Actress Backs Roseanne Barr, Says She Changed Hollywood for the Better

“Home Improvement” star Patricia Richardson has spoken out to defend Roseanne Barr by arguing that the sitcom legend changed Hollywood for the better.

Patricia Richardson received five Emmy Award nominations for outstanding lead actress in a comedy series and two Golden Globe Award nominations for her work on Home Improvement with Tim Allen.

After leaving “Home Improvement,” Richardson starred as Dr. Andy Campbell in “Strong Medicine” from 2002 to 2005. She played presidential campaign manager Sheila Brooks in the last two seasons of the Emmy Award-winning “The West Wing.”

She appeared on “Law & Order: Special Victims Unit,” “NCIS,” “Blindspot,” “The Blacklist,” and “Grey’s Anatomy” Richardson’s film work includes her Independent Spirit Award-nominated role in 1997’s “Ulee’s Gold.”

She had roles in “A Christmas in Tennessee,” “A Very Vintage Christmas.” “County Line” and its sequels “County Line: All In” and “County Line: No Fear.”

She will next be seen in Linda Yellen’s upcoming movie “Chantilly Bridge.” She sat for an interview with Fox News and gave credit to Roseanne Barr for changing the way women are portrayed in Hollywood.

She said: “I always give credit to ‘Roseanne’ because before ‘Roseanne,’ every mother sort of had to look perfect. Be perfect.

“That was what I loved so much about her when I was, you know, in bed with my pregnancy and just being a mom.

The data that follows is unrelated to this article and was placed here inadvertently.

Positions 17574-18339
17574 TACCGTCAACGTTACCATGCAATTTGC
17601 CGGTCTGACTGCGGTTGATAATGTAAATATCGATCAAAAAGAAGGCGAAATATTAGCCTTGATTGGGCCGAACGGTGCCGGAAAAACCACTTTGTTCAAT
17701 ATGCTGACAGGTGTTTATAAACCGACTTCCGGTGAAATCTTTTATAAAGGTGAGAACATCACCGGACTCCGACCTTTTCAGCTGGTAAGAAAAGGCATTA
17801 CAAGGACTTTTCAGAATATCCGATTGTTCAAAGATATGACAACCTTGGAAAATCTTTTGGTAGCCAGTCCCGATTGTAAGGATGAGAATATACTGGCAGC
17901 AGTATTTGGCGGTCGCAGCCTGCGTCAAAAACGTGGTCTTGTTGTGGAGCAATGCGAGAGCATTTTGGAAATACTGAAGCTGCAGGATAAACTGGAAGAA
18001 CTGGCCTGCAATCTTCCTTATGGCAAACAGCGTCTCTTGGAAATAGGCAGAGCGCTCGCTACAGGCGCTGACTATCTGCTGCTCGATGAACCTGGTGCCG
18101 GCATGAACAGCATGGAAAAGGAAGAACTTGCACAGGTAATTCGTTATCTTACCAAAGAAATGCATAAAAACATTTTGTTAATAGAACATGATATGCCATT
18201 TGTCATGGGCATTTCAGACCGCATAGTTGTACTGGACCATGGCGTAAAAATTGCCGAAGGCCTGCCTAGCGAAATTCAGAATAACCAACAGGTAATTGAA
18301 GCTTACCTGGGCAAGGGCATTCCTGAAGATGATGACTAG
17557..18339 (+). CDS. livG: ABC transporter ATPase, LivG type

“And I would watch her, and I’d be like, ‘Yes, this woman, oh my gosh, this woman, this family.’

“I think women have changed a lot. I mean, that’s one of the biggest changes.

“And of course, obviously, it’s gotten a little more realistic, maybe too much so.

“I think that reality television has been bad for America.

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“For years and forever, people watch television the way they read the newspaper or books or anything that’s really out there in society.

“They judge what’s normal by seeing what’s on television because it’s like, you think, ‘I thought I was the only person who felt that or thought that or the only family that has this problem.’

“And then you see on TV, well, this is how they’re handling it.

“And TV used to be much more so idealized characters.

“And so that probably helped keep society in order, and now you have reality TV.

“I know somebody who cast all those shows.

“I mean, the really successful ones, and they look for people who are going to be difficult and cantankerous, and they look for that.

“And then people watch that and they think that’s what’s normal. It’s not normal.”

She said nshe was hesitant to take her breakout role on Home Improvement:

“When they told me that these guys that created the show were the guys that created ‘Roseanne,’ I went, ‘Oh, OK, my favorite show, my maybe favorite female character on television.’

“And obviously, they can write women.

“Just open it anywhere in the script, and you can tell on one page whether they’re developing story and character or whether they’re just trying to set up jokes, which is most of the time in a sitcom, what you get.

“And we were impressed,” she said.

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By David Hawkins

David Hawkins is a writer who specializes in political commentary and world affairs. He's been writing professionally since 2014.

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